mark from the upper eyelid to the snout.
(VI) Snout-vent length measured 52
mm (male) and 60 mm (female).
There are 19 known species of the ge-
nus Scutiger; most of them are endemic
to China6,7. The genus Scutiger is repor-
ted from India, the Tibetan Plateau in
southwestern China, Burma, Nepal,
northern Pakist an and Bhutan at an alti-
tudinal range 1000–5000 m amsl,
whereas distribution of S. nyingchiensis
is known from northern Pakistan, Tibet
and the northern most part of India3,8.
Two species of genus Scutiger reported
from India till date are S. nyingchiensis
and S. siki mmenesis; the former is found
in Jammu and Kashmir whereas the latter
is distributed in West Bengal, Sikkim
and Meghal aya8.
Although S. nyingchiensis is catego-
rized as a least concern species by IUCN,
its population abundance within Arunachal
Pradesh is still unknown. Therefore, fur-
ther population assessments of the spe-
cies within this fragile ecological range
is required to determine its current popu-
lation st atus and conservation strategy.
1. Mittermeier, R. A. e t al., Conserv. Int.,
2005 , p. 392.
2. Mahony, S., Teel ing, E. C. and Biju, S. D.,
Zootaxa, 2013, 3722(2), 143–169 ; doi. org/
10.11646/zoota xa.37 22.2.2.
3. Pra tihar , S. et al., Sauria, 2014, 36(1 ), 9–
4. Khan, M. S., Bu ll. Ch icag o Herpetol.
Soc., 2005, 40(4), 70–71.
5. Fei, L., Ye, C. and Huang, Y., An Illus-
trated Key to Chine se A mphibians, Sichuan
Publishing House of Science and Techno -
logy, Sichu an, China , 2005, pp. 61 –65.
6. Jiang, K. et al., Zoo taxa, 2012, 3388, 29–
7. Fei, L., Hu, S. Q ., Ye, C. Y. and Hua ng, Y.
Z., Faun a Sinica, Amphibia, Science Press,
Beiji ng, 2 009 , vol. 2, pp. 1–957.
8. Molur, S. and Walker, S. (eds), Report of
the work shop Conservation Asses smen t
and Management Plan for Amphibians o f
India (BCPP-Endangered Species Pro-
ject), Zoo Outreach Organisa tion, Conser-
vation Breeding Sp ecialist Gr oup, India,
1998 , p. 93.
New Delhi; A. D as (Wildlife Institute o f
India , Dehra dun) ; P. Wahule (DFO, Tawang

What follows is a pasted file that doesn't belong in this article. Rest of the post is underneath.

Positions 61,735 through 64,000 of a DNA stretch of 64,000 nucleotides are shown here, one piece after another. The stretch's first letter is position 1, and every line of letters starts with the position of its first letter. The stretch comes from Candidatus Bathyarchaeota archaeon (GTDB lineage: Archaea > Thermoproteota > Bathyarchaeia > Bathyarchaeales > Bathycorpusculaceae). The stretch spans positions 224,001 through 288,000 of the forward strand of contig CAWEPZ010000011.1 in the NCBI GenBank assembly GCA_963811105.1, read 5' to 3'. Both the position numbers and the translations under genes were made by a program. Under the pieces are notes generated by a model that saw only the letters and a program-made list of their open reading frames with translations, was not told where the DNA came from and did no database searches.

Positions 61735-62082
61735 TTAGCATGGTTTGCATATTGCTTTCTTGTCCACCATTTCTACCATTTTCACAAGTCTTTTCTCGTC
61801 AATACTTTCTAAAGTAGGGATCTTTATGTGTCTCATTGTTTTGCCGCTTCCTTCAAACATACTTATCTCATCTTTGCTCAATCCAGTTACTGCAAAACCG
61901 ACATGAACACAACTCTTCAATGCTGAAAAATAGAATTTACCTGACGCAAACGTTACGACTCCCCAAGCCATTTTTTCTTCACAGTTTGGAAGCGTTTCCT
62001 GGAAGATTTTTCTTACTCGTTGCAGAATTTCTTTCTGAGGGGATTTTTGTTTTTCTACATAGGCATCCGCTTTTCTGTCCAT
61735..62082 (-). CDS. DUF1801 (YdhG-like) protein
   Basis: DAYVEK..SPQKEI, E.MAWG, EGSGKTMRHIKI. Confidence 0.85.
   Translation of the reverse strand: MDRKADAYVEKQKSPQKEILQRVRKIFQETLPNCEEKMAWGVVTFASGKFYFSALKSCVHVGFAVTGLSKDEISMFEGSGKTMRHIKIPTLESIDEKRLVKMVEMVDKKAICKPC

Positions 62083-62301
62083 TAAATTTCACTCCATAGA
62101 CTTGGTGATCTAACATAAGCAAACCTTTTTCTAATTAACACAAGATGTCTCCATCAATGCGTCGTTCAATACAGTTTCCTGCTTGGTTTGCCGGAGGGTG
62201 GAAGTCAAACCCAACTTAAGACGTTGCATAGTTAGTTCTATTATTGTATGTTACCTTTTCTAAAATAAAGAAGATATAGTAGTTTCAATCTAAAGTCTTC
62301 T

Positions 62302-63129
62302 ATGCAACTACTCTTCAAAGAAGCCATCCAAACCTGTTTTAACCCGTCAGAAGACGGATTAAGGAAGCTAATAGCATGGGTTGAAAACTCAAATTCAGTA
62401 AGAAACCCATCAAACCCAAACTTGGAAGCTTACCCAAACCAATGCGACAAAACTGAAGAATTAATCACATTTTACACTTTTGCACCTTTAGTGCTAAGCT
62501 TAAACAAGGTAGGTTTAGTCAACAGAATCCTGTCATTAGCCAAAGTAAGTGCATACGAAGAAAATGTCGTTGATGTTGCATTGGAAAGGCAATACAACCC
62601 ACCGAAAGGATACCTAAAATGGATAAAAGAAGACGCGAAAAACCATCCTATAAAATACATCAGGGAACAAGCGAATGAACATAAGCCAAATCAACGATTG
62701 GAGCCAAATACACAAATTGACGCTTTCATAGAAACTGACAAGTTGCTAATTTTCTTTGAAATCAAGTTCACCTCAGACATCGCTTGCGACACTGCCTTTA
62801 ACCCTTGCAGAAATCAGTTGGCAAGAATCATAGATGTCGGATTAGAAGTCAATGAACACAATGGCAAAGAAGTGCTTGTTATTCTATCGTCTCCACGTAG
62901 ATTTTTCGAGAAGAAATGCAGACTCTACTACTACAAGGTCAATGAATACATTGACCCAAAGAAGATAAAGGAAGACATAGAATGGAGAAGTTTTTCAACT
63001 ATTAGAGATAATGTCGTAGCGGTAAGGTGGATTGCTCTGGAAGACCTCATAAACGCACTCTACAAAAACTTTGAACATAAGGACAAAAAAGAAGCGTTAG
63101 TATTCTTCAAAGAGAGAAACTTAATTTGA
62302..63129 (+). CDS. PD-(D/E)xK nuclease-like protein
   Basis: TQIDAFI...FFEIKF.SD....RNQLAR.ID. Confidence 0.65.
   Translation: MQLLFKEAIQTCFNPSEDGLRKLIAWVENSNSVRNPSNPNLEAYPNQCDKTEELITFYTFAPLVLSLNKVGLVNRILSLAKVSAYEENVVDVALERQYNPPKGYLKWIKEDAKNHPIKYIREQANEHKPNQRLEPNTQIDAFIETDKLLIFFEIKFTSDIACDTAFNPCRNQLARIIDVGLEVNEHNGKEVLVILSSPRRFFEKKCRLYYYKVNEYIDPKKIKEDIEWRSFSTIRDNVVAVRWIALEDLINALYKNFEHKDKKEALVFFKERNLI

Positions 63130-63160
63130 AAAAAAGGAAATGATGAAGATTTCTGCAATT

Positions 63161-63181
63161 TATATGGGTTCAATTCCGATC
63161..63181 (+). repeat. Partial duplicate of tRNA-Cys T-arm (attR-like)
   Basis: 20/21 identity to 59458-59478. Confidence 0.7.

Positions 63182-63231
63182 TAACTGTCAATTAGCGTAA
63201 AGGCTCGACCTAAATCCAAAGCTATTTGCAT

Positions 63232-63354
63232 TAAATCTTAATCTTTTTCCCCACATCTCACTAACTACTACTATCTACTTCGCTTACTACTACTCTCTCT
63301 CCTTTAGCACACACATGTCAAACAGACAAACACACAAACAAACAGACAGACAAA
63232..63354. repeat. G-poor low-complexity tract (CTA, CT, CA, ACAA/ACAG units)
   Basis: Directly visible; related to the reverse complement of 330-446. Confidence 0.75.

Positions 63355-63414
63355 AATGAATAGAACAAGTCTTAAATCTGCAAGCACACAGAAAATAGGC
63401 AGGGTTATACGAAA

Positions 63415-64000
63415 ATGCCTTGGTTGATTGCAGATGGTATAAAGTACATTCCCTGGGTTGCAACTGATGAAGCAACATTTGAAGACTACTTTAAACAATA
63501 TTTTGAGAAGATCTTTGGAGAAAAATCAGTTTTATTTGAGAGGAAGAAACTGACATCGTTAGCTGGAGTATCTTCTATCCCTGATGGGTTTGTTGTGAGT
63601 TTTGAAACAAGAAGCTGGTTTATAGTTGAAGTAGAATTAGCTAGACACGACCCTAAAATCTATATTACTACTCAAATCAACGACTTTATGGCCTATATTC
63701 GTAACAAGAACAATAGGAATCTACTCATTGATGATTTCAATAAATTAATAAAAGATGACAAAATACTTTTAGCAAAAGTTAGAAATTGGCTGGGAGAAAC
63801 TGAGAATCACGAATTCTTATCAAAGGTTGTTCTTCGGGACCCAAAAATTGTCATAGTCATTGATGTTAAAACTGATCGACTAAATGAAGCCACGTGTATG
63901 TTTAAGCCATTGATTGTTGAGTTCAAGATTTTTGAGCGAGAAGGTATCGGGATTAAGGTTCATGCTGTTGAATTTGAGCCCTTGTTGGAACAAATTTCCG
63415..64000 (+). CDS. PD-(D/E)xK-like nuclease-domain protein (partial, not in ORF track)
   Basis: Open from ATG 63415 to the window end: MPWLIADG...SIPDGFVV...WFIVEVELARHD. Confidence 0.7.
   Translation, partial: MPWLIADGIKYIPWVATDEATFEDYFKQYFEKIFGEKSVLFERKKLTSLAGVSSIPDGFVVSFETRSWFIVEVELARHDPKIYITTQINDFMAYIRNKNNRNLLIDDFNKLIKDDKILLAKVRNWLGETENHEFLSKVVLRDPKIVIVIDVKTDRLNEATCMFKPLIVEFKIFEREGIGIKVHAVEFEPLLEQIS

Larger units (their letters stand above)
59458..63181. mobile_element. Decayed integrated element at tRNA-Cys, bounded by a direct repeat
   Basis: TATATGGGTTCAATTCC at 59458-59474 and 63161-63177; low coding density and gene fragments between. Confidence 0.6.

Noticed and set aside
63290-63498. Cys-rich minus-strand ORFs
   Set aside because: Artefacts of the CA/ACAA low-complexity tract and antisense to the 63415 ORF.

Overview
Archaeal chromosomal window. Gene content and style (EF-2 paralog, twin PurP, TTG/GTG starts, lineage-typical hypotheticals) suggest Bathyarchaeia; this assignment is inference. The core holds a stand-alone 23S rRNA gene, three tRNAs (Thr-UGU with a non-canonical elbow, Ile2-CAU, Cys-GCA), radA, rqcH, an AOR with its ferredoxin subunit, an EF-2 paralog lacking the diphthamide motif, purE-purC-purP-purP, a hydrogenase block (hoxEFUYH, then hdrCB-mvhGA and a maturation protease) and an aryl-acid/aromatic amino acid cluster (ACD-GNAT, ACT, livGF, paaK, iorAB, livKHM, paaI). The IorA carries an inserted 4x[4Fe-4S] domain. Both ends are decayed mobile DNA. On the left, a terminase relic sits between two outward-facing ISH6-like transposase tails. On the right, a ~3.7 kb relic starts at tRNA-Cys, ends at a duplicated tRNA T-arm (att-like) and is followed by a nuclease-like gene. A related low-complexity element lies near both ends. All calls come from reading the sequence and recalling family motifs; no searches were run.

district) and S. Borah, J. Deka, R. Shah (De-
partment of Environmental Science, Tezpur
University) for help.
Receiv ed 18 Febru ary 2015; revised accepted
30 April 2015
1Department of Environmental Science,
Tezpur University,
Napaam 784 028, India
2Department of Forestry,
North Eastern Regional Institute of
Science and Technology,
Nirjuli 791 109, India
3School of Biological Sciences,
Washington State University Pullman,
Washington 99163, USA
*For correspondence.
... Aruanchal Pradesh-the easternmost state of India-due to its close proximity with Xizang Province of China and sharing similar topological features, has a high chance of harbouring many species of amphibians distributed in China, especially Xizang. In recent decades, a few Chinese frog species have been reported from India (Ao et al., 2003;Borah et al., 2013;Sarania et al., 2015), while a few Indian frogs (described from Arunachal Pradesh) were reported from Xizang, China (Li et al., 2016;Liang et al., 2017); however, such findings are far less than what the geographical similarities suggest. ...
... Despite sharing a long frontier and similar topological features with China, only a few Chinese amphibian species have been reported to occur in Northeast India (Ao et al., 2003;Borah et al., 2013;Sarania et al., 2015). The reason could be many, like non accessibility of frontier regions, no proper surveys or even sometimes, the non availability of translation of the original description into English for comparisons. ...